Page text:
Three weeks ago in our time, 45 years ago in their time, Freddie Rumsen directed his bottom-of-the-bottle pal Don Draper to get off the booze and “do the work”. On Saturday, Zack Wheeler did the work, which is to say he labored so hard through six-and-two-thirds innings that Howie Rose repeatedly invoked the P-word to describe his process: Pelfrey.
It took 118 pitches for Zack to not quite complete seven innings, which definitely gave Saturday a retro Big Pelf feel. The Diamondbacks wrung no more than three runs from Wheeler, but with every Met not named David Wright or Curtis Granderson merely tickling Josh Collmenter — and nobody’s bat even gently brushing against the uniforms of three Arizona relievers — three might as well have been thirty.
And Don? The last time we checked in from here on the Mad Men universe, it was April 22, 1969, and we kvelled from learning just what a Mets fan our favorite exiled creative director was. He’d retacked Lane Pryce’s pennant to his office wall; he invited recovering alcoholic Freddie to Shea; he belted out an inebriated chorus or two of “Meet The Mets”; and he woke up the next morning hung over but not so hung over that he didn’t think to ask Freddie if the Mets won the game they never made it to. (They didn’t.)
We haven’t heard much about the Mets from Don since then, immersed as he’s been in helping Peggy Olson craft the appropriate strategy for potential client Burger Chef. But I have a feeling that in tonight’s midseason finale, we will circle back to the true subtext of Mad Men: Don Draper’s accepting and embracing his Metsian destiny.
If you didn’t get burnt out on too many pitches from Wheeler on Saturday, here’s a look at one more pitch: the one I predict Don is going to make tonight to Burger Chef.
Gentlemen, you have a very successful fast food chain, and you’re in a growing field, but you also have some serious disadvantages. It’s very competitive, what with McDonald’s having taken over the “big sandwich” segment with its still-new Big Mac and Burger King expanding at a breakneck speed.
You have a good product, but I need to look you in the eye and tell you it won’t be enough if you want to last. The Burger Chef name is evocative but it’s not enduring. Not in our space age. Not when your target customer is either consumed by live TV footage of astronauts eating freeze-dried food and drinking Tang or, counterintuitively, their sudden desire to get back to nature.
Now I can’t suggest Burger Chef’s future is in space. We can’t put a restaurant on the moon just yet — I once had to break it to a very headstrong man that you couldn’t put a hotel there, either — but I think the other direction is just as intriguing for you.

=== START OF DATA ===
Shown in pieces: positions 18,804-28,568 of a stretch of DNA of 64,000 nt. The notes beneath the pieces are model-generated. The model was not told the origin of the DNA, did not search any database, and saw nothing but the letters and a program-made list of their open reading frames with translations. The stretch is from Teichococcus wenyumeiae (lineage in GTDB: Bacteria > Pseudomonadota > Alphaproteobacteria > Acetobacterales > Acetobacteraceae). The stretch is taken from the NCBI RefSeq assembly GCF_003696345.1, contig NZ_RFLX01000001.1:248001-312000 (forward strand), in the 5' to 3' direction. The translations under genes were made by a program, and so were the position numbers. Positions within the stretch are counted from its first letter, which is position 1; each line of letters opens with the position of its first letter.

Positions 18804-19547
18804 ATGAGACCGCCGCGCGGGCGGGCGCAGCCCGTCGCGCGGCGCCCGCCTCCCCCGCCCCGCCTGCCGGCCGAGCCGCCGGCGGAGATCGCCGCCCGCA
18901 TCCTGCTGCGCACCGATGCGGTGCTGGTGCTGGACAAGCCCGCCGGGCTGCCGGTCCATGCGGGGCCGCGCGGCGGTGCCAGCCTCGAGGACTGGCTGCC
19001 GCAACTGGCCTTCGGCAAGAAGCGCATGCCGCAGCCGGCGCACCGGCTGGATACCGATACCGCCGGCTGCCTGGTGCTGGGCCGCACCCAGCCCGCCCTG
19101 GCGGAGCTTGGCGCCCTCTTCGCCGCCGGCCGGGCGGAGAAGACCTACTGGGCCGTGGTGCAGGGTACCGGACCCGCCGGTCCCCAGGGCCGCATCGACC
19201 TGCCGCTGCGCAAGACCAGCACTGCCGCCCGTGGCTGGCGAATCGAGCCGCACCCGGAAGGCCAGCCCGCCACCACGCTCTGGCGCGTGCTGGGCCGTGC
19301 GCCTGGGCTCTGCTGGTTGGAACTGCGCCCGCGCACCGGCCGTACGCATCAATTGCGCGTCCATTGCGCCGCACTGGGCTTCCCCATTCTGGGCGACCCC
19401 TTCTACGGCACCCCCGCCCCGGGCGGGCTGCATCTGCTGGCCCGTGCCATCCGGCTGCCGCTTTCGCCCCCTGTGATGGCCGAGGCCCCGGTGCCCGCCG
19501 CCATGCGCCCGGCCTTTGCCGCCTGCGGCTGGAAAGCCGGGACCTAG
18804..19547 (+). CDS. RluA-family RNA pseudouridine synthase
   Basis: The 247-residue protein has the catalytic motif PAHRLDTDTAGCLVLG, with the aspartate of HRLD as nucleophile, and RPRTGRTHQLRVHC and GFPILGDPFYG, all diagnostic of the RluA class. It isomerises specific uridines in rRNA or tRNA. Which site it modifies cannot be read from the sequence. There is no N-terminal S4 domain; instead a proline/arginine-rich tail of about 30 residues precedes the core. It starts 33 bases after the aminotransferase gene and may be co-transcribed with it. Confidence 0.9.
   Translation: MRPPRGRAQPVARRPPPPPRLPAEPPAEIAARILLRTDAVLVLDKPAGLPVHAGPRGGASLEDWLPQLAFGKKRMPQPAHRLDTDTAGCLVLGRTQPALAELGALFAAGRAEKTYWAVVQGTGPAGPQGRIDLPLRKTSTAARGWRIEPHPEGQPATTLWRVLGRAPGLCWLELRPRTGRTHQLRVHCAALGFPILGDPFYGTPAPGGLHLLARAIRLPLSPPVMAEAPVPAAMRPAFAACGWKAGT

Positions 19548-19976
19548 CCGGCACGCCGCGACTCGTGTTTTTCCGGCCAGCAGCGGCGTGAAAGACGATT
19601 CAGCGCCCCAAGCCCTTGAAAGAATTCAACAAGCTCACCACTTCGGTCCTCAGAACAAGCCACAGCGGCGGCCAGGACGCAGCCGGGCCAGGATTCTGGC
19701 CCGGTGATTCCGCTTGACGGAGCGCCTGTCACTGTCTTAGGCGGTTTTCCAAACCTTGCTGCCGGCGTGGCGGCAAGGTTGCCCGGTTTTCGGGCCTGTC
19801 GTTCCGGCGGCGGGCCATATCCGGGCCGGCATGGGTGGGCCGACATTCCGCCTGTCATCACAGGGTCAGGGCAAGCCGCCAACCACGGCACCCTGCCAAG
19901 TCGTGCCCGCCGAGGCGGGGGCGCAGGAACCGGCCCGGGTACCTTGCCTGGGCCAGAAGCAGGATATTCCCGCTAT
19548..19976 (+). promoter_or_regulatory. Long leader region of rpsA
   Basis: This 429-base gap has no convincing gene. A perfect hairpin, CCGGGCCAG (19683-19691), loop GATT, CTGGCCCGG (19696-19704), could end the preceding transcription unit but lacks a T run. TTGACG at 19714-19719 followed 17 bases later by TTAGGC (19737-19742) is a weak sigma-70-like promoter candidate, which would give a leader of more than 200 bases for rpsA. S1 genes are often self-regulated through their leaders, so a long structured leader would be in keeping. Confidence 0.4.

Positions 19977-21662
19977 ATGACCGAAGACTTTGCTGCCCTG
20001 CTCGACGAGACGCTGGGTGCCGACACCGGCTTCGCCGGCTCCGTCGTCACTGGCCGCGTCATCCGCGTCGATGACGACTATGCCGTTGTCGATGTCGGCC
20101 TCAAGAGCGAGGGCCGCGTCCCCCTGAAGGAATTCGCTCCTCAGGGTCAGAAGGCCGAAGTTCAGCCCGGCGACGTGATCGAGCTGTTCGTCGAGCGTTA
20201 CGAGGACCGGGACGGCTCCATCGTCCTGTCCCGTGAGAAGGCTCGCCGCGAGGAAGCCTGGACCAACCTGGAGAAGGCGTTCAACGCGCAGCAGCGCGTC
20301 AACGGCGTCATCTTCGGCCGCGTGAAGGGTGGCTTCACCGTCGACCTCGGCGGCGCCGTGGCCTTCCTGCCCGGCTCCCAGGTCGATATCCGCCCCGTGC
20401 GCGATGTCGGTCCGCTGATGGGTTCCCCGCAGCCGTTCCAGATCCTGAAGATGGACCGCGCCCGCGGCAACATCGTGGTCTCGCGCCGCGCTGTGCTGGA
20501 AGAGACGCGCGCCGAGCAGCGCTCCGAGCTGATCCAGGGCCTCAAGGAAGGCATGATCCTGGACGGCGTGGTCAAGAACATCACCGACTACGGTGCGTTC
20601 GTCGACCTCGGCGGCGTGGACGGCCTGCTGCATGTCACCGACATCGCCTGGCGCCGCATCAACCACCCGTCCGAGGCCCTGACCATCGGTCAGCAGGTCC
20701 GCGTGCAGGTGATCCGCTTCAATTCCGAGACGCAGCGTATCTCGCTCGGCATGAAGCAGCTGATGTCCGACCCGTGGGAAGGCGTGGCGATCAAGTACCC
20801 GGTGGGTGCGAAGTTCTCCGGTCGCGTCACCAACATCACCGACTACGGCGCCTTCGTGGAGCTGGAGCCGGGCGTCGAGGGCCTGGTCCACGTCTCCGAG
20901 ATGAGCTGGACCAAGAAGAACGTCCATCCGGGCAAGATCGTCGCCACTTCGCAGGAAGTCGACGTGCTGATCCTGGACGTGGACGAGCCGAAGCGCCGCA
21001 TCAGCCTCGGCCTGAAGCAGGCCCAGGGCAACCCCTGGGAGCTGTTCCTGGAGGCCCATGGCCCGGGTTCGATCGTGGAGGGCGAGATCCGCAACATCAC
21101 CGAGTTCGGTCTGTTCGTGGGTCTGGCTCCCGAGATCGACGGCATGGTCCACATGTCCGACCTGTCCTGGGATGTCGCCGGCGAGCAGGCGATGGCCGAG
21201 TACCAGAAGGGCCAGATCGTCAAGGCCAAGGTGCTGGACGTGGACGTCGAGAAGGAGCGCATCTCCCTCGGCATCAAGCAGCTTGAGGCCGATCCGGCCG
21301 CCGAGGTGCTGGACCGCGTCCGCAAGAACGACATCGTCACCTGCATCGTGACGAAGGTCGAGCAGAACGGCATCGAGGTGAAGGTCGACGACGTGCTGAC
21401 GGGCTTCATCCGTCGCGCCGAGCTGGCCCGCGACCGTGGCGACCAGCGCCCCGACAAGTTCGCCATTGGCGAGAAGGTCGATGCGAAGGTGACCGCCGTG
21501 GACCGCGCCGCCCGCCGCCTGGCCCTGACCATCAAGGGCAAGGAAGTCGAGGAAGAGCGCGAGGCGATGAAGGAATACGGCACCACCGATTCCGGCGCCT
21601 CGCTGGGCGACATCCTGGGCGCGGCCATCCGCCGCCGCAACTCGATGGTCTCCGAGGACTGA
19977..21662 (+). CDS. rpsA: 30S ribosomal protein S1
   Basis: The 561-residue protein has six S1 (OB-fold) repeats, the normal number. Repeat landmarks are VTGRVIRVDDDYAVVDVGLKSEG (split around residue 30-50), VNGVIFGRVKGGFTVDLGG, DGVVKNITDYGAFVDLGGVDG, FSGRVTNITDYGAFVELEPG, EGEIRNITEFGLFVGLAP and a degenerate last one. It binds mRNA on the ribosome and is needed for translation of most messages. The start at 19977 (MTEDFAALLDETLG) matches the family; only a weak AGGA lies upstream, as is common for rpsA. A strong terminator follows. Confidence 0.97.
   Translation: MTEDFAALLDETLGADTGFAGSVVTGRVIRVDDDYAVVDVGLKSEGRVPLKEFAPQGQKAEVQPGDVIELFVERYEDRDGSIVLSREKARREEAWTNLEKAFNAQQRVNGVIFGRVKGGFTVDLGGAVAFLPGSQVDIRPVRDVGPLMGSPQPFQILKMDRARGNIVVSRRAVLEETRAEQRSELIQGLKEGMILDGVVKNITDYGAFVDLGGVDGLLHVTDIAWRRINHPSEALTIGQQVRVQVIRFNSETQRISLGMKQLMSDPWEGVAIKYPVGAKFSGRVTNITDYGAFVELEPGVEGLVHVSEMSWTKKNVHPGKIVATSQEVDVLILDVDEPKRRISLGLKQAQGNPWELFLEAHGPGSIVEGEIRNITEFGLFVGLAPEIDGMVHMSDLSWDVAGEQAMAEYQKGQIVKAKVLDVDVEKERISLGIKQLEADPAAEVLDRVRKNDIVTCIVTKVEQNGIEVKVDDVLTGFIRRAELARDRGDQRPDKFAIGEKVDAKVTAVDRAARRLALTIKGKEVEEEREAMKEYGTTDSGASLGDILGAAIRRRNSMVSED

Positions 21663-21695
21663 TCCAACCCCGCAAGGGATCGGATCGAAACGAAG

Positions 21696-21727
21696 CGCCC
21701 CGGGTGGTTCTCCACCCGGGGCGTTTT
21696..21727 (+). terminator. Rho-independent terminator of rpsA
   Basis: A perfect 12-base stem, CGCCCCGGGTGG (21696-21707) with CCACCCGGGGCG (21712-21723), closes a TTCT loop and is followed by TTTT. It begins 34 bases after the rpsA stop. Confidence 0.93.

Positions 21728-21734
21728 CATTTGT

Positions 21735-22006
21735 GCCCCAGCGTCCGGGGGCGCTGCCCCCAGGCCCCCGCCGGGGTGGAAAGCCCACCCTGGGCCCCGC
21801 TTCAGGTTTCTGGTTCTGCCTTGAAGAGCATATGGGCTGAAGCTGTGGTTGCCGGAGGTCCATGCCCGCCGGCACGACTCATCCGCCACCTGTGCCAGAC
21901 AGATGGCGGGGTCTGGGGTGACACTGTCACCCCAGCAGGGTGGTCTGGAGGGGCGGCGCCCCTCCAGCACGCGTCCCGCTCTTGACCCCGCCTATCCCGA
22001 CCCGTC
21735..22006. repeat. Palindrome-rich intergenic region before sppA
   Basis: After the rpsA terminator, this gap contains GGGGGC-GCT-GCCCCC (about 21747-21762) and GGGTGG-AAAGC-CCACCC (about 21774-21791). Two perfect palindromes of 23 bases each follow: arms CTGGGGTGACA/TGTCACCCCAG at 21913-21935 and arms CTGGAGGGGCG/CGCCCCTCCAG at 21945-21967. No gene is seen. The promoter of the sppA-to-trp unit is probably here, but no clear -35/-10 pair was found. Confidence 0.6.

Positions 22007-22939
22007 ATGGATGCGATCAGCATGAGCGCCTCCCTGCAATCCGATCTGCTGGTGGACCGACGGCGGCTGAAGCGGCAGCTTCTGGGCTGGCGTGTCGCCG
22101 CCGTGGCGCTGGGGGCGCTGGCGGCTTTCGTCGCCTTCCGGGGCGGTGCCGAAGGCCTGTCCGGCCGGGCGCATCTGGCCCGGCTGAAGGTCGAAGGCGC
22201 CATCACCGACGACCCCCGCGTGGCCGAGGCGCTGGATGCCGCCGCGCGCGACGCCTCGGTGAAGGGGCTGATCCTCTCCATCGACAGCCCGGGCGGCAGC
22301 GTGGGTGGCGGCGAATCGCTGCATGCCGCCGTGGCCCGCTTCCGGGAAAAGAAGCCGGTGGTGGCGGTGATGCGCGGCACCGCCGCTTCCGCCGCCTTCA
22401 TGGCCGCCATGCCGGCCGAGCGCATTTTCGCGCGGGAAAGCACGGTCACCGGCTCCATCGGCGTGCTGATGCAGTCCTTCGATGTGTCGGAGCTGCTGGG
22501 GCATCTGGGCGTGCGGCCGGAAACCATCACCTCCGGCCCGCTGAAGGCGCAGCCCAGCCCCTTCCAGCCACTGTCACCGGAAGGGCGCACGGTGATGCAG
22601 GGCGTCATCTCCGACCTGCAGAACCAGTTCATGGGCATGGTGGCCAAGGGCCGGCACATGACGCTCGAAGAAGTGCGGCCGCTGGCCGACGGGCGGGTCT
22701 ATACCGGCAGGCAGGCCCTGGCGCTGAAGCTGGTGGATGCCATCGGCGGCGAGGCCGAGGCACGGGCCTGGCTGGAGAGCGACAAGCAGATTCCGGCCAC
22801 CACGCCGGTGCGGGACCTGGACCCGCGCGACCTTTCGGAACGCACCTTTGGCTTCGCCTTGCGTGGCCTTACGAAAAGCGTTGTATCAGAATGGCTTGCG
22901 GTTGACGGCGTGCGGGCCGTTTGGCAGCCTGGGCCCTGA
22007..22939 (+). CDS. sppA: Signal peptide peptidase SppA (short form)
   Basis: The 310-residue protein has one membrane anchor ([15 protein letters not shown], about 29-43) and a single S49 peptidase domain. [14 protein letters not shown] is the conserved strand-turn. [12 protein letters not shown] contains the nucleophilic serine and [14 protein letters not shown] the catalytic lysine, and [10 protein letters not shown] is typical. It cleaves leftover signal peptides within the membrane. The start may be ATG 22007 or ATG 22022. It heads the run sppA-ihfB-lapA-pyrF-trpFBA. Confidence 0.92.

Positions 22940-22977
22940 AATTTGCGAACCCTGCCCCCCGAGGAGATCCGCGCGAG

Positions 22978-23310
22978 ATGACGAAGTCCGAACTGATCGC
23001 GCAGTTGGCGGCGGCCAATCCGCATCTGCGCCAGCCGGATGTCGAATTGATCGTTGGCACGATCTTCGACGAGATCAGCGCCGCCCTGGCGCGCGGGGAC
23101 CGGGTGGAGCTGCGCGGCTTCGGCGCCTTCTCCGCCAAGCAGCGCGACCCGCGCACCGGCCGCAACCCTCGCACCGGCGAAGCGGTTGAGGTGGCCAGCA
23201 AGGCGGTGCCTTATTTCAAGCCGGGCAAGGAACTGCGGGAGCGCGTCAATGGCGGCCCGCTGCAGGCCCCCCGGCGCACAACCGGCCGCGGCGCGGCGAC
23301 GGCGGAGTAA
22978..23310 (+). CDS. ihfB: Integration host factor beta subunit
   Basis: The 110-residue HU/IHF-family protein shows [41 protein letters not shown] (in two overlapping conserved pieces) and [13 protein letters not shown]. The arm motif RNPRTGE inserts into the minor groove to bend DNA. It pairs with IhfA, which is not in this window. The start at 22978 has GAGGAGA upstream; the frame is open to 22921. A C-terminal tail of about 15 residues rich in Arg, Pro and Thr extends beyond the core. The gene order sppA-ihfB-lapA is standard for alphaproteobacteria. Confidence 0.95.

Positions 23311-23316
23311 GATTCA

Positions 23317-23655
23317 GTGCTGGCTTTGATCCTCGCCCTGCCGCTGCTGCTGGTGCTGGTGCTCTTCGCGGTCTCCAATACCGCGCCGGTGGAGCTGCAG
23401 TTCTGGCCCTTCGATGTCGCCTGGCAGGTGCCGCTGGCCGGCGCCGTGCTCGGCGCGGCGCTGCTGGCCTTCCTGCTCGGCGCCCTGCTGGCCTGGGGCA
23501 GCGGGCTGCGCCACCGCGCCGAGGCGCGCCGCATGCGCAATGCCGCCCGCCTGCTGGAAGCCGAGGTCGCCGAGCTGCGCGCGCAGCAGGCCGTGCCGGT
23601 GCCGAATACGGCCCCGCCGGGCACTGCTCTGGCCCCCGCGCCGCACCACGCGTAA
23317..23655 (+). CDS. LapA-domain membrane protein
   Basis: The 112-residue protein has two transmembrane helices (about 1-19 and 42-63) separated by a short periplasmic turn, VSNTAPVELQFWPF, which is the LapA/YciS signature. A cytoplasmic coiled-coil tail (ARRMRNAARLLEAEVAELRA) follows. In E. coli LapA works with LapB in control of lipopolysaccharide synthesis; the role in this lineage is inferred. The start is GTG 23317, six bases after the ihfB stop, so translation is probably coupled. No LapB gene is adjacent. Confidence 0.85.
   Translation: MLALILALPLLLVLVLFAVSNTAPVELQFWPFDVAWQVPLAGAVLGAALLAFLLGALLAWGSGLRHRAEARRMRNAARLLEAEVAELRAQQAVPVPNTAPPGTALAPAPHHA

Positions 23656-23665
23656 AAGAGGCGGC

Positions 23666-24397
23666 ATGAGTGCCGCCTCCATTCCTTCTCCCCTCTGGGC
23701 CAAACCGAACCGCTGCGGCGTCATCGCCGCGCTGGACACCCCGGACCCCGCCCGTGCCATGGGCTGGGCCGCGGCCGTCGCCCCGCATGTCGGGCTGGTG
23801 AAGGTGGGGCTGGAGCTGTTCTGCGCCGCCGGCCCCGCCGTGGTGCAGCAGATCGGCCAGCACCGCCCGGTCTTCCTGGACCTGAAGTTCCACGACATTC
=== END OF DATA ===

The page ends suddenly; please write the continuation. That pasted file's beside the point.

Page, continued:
You’ve probably read in Life magazine how the kids today are turning away from the cities and the suburbs and seeking a kind of authenticity in the country. The draw may be the communes and their admittedly enticing living arrangements, part and parcel of the so-called “free love” movement, but I don’t have to tell you one unassailable fact of life: nothing is free, not even love. I grew up in circumstances that proved that — but I also spent some of my formative years on a farm. I can tell you from first-hand experience that while the idea of bucolic beauty is powerful, the reality can be depressing.
You, on the other hand, can make the experience a joyous one. Burger Chef isn’t imperial. It’s not a “King” and it’s certainly not mass-produced on the scale of a McDonald’s. It’s not part of some overbearing computer-generated nightmare manufactured by IBM and leased to companies desperate to appear if not actually be modern. Burger Chef is something simpler. It’s like a Hershey Bar on a bun in its appeal. You have a sweetness your competitors can’t match, and I’m not talking about sugar content in your delicious milkshakes.
You can take that capacity to generate genuine affection and you can stake out new ground in your category. You have the opportunity to demystify the increasingly offputting restaurant experience with something that’s pure and basic to America’s roots. Your lead item, though, isn’t the burger. It can’t be. You need to differentiate. And your standard retail outlet shouldn’t be a foreboding building filled with Formica tables and plastic chairs. It should present itself as humble, communal, accessible and, above all, real.
You’re not Burger Chef. You’re Shake Shack.
People will line up for what you offer no matter what distractions are put in front of them and they will remain lined up for what you offer no matter what they’re ostensibly missing as they queue up, no matter what they might be hearing between visits to your uniquely situated locations.
Gentlemen, if you rebrand Burger Chef as Shake Shack now, you will reap the rewards well into the next century. There’s a saying we true New Yorkers have amused ourselves with since 1962: man will walk on the moon before the Mets win the World Series. I know you know man is about to walk on the moon and I imagine you’ve checked the sports page enough to know the Mets aren’t that far off from joining our brave astronauts in reaching for and attaining a foothold in the stars.
I have a newer, more accurate adage for you to mull over: long after man stops walking on the moon, long after the Mets finish winning World Series and long after “Burger Chef” is little more than a faint, nostalgic memory best left to the storytellers of tomorrow, everybody who populates the future will still want to go to Shake Shack.
I’d stake my very own name on it.